Can My Juvenile Record be Used as a Risk-Assessment for Pretrial Detention?
Submitted by New Jersey Criminal Lawyer, Jeffrey Hark
A defendant’s juvenile record is not considered as part of the new automated risk-assessment as part of the Bail Reform Act (the “Act”). However, Section 20 of the Act broadly authorizes the trial court to consider a defendant’s “past conduct” as one of the many permissible factors in evaluating his or her suitability for pretrial release. N.J.S.A. 2A:162-20(c)(1).
A defendant’s prior adjudications of delinquency and the nature of his or her juvenile offenses are logically part of his or her “history and characteristics” and indicative of the danger he or she poses to the community under N.J.S.A. 2A:162-20(c) and (d).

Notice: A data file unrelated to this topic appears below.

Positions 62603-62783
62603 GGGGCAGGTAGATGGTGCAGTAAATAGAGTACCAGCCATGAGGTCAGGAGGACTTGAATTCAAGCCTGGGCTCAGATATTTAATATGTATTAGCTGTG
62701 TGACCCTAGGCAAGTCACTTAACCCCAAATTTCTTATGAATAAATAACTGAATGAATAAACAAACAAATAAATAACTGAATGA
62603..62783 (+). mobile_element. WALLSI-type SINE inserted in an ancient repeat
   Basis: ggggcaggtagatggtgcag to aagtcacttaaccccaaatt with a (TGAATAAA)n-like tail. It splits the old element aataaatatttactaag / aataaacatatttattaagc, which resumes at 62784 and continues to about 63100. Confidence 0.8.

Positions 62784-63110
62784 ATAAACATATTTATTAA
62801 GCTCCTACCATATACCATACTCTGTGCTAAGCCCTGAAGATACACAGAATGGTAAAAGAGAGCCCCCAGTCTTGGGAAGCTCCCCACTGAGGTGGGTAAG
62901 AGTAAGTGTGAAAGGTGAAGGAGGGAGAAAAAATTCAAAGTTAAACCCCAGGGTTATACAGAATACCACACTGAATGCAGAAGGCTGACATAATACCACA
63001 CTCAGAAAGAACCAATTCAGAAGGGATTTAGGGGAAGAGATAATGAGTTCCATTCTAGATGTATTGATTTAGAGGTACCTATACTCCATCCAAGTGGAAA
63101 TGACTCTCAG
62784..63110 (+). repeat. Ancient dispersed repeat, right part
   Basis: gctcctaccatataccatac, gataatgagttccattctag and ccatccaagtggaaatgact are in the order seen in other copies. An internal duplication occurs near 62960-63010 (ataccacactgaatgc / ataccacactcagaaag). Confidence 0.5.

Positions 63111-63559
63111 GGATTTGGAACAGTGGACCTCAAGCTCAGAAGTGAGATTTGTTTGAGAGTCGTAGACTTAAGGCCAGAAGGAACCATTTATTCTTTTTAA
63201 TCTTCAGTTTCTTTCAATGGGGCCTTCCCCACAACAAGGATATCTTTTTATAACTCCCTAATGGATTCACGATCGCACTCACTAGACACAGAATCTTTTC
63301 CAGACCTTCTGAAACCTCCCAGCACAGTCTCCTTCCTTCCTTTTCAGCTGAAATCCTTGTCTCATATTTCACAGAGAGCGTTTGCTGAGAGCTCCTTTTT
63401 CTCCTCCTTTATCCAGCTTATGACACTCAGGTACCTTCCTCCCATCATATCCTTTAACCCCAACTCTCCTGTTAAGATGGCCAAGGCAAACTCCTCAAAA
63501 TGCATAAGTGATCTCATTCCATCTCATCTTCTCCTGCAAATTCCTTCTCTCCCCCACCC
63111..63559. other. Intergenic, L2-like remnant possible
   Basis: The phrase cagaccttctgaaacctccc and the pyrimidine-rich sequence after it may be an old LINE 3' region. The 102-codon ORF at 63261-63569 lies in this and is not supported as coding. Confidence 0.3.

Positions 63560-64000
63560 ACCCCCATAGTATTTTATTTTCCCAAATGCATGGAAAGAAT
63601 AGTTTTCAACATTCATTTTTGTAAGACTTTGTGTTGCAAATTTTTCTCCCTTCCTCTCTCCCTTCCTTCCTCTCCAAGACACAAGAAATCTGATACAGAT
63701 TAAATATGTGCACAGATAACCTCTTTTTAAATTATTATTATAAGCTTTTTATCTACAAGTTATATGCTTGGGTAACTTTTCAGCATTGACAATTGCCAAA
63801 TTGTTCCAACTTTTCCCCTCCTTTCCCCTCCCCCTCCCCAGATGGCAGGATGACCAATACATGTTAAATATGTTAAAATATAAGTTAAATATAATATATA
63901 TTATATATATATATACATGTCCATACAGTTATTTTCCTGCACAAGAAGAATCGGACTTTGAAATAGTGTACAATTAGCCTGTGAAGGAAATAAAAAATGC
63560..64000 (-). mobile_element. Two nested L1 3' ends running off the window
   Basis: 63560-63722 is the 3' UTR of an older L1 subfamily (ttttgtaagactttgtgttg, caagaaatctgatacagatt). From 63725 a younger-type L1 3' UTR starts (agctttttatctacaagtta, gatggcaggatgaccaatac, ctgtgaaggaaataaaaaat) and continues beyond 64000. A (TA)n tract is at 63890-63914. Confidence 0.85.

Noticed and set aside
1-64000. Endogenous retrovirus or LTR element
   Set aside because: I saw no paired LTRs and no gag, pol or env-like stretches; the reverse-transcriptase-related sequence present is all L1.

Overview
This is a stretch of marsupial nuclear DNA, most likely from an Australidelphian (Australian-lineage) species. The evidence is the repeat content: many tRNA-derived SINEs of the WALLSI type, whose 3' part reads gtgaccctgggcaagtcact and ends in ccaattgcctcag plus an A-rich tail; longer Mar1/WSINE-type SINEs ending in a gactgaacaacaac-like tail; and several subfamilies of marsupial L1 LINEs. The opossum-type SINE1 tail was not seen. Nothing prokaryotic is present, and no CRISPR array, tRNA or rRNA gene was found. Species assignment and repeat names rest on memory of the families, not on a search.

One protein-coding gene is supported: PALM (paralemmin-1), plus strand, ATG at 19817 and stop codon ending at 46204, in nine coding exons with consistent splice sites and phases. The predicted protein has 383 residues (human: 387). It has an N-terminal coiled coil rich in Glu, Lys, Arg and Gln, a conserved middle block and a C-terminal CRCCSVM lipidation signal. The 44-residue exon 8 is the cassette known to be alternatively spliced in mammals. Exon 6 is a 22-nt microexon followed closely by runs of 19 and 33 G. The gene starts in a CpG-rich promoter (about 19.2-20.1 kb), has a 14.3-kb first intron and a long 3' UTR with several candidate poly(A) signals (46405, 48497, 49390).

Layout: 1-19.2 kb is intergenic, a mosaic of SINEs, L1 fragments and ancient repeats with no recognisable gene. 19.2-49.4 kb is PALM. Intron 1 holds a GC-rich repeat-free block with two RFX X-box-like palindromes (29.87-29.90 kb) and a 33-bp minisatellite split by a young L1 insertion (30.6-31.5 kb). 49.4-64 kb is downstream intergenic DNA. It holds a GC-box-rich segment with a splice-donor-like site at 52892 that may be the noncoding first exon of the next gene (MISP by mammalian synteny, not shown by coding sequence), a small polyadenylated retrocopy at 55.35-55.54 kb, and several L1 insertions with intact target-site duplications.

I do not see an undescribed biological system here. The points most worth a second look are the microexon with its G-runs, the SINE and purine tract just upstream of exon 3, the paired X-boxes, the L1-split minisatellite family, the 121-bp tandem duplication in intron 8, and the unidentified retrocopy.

A defendant’s prior history of juvenile delinquency and probation violations is a permissible – and at times especially significant – consideration in the detention analysis. Such consideration of a defendant’s juvenile record is authorized by the Act, as it is logically subsumed within the factors set forth in N.J.S.A. 2A:162-20(c)(1).
Therefore, a juvenile record can be absolutely used when assessing whether pretrial detention is appropriate, even though it is not numerically used in the automated risk-assessment.